2.4. GX Analysis and 23 Purity

GX and PPAPs 2 and 3 were analyzed using HPLC (Agilent HP 1100 Series) on a PFP column (Hypersil Gold PFP, 150 mm × 4.6 mm), using a 1 mg/mL concentration for the injection (20 µL), with a MeOH-H2O + 0.1% formic acid gradient (55%→90% MeOH at 0–60 min, 90% MeOH 60–80 min, flow: 1 mL/min; Figure S1).

2.5. NMR Experiments

1H and 13C NMR spectra were recorded in methanol-d4 + 0.1% trifluoroacetic acid-d on a JEOL 400 MHz YH spectrometer (Jeol Europe, Croissy-sur-Seine, France). Chemical shifts (δH and δC) are expressed in ppm and J values in Hz (Figures S2–S5).

2.6. Cell Culture and Treatments

Human primary vascular ECs were isolated as we previously reported [9,20] and used between passages 2 and 5. ECs were cultured in an endothelial cell basal medium (ECBM) supplemented with 5% fetal calf serum (FCS), 0.004 mL/mL ECGS/heparin, 0.1 ng/mL hEGF, 1 ng/mL hbFGF, 1 µg/mL hydrocortisone, 50 µg/mL gentamicin and 50 ng/mL amphotericin B (C-22010, PromoCell, Heidelberg, Germany). ECs isolated from different donors (n = 5) were used in replicate experiments to ensure HLA allele diversity and avoid HLA-type-dependent effect. For activation, confluent EC monolayers were starved overnight and incubated with recombinant human IFNγ (100 U/mL, BioTechne, Abingdon, UK) for the indicated period of time in ECBM supplemented with 2% FCS. When applicable, cells were preincubated with natural or commercial compounds (1–20 µM) or diluent alone (DMSO 1/1000) for 1 h before further incubation with TNFα (100 U/mL) or IFNγ (100 U/mL) for 18 h or 48 h. Negative controls were assessed using diluent alone (DMSO 1/1000) but also structurally irrelevant biomolecules such as zoledronic acid and simvastatin.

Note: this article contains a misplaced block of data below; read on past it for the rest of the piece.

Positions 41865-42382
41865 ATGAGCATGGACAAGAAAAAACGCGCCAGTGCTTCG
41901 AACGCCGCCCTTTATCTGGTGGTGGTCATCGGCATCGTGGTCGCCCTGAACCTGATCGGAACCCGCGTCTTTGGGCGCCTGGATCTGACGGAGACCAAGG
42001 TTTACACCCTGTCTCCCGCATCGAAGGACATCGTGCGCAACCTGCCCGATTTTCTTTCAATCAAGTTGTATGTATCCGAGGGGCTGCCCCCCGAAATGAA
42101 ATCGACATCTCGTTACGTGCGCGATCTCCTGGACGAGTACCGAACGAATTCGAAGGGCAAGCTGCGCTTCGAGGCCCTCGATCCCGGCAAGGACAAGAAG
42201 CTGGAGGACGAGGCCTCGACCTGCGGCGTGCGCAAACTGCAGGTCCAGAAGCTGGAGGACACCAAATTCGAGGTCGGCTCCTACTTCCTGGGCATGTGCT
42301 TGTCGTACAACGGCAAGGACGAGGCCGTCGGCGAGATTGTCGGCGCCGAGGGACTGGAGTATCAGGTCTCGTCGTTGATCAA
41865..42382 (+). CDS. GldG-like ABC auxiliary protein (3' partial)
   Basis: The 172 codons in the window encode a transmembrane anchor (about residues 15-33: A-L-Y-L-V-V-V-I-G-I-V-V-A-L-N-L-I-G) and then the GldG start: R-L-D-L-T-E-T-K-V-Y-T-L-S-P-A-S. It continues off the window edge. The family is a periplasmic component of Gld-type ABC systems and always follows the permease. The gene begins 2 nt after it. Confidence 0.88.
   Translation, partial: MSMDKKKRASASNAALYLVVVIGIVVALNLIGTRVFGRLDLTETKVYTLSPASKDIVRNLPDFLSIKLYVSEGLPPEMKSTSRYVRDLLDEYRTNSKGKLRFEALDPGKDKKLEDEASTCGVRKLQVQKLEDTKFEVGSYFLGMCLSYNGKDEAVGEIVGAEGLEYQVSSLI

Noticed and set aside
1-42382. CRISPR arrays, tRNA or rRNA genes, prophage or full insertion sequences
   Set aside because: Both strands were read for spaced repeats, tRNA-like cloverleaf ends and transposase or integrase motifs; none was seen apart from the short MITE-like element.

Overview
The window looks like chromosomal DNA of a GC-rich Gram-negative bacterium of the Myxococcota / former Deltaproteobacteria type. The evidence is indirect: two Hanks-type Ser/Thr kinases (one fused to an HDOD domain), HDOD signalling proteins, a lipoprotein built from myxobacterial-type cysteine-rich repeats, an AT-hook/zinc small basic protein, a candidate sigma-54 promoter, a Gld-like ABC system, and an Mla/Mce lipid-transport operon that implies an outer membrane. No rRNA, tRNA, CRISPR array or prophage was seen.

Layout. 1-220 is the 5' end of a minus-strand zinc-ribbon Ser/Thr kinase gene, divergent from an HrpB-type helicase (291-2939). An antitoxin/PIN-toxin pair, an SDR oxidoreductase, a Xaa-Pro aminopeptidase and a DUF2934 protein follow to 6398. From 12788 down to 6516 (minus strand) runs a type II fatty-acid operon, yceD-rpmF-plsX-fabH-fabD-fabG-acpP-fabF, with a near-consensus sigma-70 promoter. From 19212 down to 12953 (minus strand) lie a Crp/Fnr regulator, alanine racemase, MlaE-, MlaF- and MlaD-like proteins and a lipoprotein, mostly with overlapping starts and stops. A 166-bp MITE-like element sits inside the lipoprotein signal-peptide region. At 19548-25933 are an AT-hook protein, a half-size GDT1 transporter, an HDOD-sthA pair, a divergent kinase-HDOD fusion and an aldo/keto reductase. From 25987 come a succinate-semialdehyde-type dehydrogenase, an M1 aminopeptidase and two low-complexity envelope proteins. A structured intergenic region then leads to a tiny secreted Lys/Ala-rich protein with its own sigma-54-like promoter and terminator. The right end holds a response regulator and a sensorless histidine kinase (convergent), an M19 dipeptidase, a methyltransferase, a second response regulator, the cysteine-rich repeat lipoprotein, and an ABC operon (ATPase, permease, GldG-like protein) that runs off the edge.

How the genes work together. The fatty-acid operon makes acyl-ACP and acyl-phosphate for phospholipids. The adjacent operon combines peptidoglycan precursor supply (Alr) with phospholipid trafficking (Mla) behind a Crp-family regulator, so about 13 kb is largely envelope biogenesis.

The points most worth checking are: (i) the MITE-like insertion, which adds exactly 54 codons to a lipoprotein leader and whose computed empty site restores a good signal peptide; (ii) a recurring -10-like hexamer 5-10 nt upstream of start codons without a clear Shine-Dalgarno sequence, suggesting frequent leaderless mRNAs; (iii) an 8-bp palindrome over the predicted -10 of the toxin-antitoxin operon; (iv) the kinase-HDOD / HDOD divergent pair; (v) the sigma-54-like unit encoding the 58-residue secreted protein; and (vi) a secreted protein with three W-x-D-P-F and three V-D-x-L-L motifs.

2.7. Cell Immunostaining and Flow Cytometry

After treatment, cells were harvested using trypsin/EDTA before immunostaining. Cells were labeled using anti-pan HLA class I (anti-HLA-A, -B and -C; clone W6/32), anti-pan HLA class II (anti-HLA-DR, -DP, -DQ; clone L243), anti-MICA (clone AMO1; BamOmab, Tubingen, Germany), anti-HLA-E-APC (clone 3D12; Miltenyi Biotec, Paris, France) mouse IgG as primary antibodies and anti-mouse IgG + IgM (H + L)-FITC (Jackson Immunoresearch Laboratories, West Grove, PA, USA) as secondary antibodies. An isotype-matched IgG was used as the negative control. Fluorescence was measured by flow cytometry on 10,000 cells/sample using a BD FACSCantoTM II flow cytometer (Becton Dickinson, Satn Jose, CA, USA). Acquired data were analyzed with FlowJo software (Tree Star, Inc., Ashland, OR, USA) and depicted in histograms plotting geometric mean of fluorescence intensity (GFI) on a four-decade logarithmic scale (x-axis) versus cell number (y-axis).